He’s honest to a fault, trustworthy, blunt, carries the torch for Michigan and the auto industry and has an impeccable political reputation. His legal background is evident in another thread that runs through his career: tough, vigilant oversight of powerful institutions in government and the private sector. He is chairman of the Senate Permanent 20130209goedert_thank_youSubcommittee on Investigations. He has led investigations of the 2008 financial crisis, abusive credit card practices, the Enron collapse, speculation in energy and food markets, abusive offshore tax havens and money laundering by corrupt foreign leaders. He established an investigative team on the Armed Services Committee that has probed treatment of detainees in U.S. military custody and abuses by security contractors in Afghanistan. Whether questioning Wall Street executives or top generals, he has earned what Congressional Quarterly called a reputation “for a tough, prosecutorial style of questioning witnesses at hearings that rarely, if ever, comes across as grandstanding.”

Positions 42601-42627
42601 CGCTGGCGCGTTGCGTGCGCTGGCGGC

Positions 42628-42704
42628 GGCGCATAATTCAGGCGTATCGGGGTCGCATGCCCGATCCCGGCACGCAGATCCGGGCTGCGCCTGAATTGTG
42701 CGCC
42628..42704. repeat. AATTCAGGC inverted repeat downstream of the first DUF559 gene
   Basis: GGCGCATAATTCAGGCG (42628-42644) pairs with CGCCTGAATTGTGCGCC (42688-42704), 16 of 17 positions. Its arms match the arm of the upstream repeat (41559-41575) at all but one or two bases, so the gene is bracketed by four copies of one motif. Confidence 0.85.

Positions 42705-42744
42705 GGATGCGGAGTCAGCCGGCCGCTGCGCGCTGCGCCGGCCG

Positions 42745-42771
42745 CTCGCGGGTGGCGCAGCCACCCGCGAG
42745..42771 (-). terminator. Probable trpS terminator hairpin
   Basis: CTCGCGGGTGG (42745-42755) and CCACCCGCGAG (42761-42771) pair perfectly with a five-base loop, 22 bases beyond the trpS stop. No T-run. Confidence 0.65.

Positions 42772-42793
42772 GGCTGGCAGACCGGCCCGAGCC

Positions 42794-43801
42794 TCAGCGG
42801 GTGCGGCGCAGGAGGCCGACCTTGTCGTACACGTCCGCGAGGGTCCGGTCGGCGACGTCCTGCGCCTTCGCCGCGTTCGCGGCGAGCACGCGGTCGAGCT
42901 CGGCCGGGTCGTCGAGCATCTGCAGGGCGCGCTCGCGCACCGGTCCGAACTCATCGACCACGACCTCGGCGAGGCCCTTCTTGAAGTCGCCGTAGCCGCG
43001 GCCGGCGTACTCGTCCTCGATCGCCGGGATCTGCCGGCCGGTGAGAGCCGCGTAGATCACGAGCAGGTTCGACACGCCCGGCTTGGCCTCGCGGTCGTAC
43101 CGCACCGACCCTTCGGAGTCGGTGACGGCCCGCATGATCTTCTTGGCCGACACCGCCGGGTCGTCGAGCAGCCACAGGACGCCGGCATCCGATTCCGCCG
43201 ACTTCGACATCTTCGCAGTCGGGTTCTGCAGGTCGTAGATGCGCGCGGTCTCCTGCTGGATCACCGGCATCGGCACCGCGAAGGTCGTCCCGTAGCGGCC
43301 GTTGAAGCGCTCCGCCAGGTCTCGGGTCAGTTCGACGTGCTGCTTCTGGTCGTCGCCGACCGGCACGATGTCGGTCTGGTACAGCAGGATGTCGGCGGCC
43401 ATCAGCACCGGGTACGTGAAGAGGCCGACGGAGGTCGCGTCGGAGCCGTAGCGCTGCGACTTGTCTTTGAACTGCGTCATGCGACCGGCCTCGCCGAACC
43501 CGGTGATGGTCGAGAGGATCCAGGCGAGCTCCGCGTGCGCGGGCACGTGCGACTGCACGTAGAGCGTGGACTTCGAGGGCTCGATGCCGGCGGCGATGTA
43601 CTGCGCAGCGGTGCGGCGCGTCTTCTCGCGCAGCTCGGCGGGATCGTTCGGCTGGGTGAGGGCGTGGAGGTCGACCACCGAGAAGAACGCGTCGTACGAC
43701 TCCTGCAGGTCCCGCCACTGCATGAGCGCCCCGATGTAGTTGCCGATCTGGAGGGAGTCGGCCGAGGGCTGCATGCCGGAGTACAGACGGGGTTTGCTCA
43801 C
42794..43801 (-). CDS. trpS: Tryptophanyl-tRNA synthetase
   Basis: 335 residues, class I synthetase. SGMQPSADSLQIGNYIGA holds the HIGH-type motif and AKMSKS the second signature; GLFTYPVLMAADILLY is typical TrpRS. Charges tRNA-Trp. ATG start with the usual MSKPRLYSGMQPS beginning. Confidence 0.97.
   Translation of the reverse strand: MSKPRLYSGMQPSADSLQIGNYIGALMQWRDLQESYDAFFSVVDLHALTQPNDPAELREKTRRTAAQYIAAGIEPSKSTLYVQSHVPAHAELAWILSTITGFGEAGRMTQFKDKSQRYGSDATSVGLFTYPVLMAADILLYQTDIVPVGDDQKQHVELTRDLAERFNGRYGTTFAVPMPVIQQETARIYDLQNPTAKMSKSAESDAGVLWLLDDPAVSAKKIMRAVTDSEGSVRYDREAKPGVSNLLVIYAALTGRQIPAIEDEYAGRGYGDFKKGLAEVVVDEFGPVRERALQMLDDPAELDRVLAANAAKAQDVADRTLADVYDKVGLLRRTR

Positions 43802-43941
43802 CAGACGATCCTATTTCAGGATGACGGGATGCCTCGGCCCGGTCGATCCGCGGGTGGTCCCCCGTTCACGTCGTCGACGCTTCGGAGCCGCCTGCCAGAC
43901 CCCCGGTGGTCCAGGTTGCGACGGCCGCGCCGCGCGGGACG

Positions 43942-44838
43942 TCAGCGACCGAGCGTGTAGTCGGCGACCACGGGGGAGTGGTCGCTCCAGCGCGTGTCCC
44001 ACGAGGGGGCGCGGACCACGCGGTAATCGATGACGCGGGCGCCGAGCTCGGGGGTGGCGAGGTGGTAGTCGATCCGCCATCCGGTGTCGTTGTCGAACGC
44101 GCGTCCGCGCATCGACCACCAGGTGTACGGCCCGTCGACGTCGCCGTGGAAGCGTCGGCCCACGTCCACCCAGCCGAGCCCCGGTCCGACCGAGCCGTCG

He married Barbara Halpern in 1961. They raised three daughters, Kate, Laura and Erica, and they spend as much time as they can with their six grandchildren.

For more on Levin and his career, see his website at http://www.levin.senate.gov.